Meanwhile, the conventional sputtering method for forming silicon nitride films has had the following problems. Firstly, in the conventional sputtering method, the internal stress of the silicon nitride films is controlled by the pressure of the sputtering gas used. In this case, the precise control of the internal stress is impossible because the internal stress is greatly changed even by the slight change of the gas pressure, and the control of the internal stress has been possible only in the order of, for example, about 10x108 dyn/cm2. Secondly, the gas pressure must be fairly large (at least 10 Pa) in order for the internal stress to be a tensile stress; use of a large gas pressure incurs trapping of impurities (e.g. hydrogen, oxygen) in silicon nitride; these impurities significantly reduce the chemical stability of the silicon nitride film obtained. For example, in the substrate dissolution step in the production of an X-ray lithography mask using a silicon nitride film as an X-ray transmission film, partial dissolution of the silicon nitride film takes place, thereby allowing the film to have flaws. Further, the impurities in silicon nitride films are easily eliminated by the application of an ionizing radiation, thereby causing a change in the composition, optical transparency and physical properties of the films.

As stated above, in conventional methods for forming a silicon nitride film, it has been very difficult to control the internal stress of the film.

SUMMARY OF THE INVENTION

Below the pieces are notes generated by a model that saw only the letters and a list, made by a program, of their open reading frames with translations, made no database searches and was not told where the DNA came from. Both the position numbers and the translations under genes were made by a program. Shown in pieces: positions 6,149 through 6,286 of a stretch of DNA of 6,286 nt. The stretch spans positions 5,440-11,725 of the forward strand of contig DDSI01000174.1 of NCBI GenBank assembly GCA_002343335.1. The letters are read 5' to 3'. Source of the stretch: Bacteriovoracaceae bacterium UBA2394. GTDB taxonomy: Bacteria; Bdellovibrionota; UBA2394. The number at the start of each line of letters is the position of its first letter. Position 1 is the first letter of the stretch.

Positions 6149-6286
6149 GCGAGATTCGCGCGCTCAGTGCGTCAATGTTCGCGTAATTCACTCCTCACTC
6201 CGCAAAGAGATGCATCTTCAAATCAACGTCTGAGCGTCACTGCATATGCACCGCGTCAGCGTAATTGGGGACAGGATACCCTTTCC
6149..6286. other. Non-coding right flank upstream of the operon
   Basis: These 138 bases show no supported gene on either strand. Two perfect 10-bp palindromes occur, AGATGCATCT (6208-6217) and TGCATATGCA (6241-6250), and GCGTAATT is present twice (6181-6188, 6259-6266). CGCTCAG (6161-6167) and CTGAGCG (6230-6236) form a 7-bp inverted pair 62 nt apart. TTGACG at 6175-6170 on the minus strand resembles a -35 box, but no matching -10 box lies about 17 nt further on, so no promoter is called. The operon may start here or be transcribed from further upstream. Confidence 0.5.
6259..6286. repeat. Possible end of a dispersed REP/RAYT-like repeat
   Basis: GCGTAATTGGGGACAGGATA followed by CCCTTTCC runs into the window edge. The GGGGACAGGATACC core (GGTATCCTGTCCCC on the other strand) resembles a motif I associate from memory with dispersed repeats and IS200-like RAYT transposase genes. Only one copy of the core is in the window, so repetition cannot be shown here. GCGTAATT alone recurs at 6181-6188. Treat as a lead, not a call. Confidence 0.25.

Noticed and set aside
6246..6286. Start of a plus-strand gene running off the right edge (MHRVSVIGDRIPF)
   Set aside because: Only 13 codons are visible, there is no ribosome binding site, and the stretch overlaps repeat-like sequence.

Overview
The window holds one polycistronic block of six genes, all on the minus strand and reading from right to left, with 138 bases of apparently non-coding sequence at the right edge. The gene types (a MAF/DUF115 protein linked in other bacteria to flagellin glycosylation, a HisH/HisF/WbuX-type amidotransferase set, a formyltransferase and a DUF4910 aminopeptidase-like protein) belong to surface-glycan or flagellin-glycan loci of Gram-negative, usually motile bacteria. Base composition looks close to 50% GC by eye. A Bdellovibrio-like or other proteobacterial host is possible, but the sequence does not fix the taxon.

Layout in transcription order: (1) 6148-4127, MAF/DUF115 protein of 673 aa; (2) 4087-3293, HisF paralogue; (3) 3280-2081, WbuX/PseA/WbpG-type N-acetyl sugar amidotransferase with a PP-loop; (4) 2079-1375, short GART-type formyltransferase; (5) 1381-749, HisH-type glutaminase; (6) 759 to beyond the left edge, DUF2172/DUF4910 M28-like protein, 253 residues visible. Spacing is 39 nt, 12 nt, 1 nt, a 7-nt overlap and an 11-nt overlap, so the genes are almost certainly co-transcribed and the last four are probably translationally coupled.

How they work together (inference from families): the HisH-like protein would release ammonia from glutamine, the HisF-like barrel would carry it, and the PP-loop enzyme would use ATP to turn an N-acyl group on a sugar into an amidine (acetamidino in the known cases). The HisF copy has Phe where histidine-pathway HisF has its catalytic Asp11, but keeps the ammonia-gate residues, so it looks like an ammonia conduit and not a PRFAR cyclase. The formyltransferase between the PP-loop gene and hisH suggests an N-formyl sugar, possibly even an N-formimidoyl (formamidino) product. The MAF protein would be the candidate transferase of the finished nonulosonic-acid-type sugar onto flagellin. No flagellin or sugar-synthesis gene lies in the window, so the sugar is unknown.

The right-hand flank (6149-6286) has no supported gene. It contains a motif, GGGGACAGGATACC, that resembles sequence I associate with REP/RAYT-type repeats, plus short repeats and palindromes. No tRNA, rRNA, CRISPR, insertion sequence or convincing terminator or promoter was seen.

An object of the present invention is to provide a method for forming a silicon nitride film with a highly controlled internal stress.

Other objects will be apparent from the following description and drawings.

The present invention resides in a method for forming a silicon nitride film which comprises depositing a silicon nitride film on a substrate by a sputtering method using, as a sputtering gas, an inert gas or a mixed gas of an inert gas and nitrogen gas, said method further comprising, during the deposition of said silicon nitride film, keeping the substrate temperature at a given temperature range appropriate for the pressure of the sputtering gas to control the internal stress of the film formed.

BRIEF DESCRIPTION OF THE DRAWINGS

FIG. 1 is a graph showing the change of the internal stress of a silicon nitride film as a function of the change of the substrate temperature in the Example of the present invention.

FIG. 2 is a graph showing the change of the refractive index of a silicon nitride film as a function of the change of the substrate temperature in the Example of the present invention.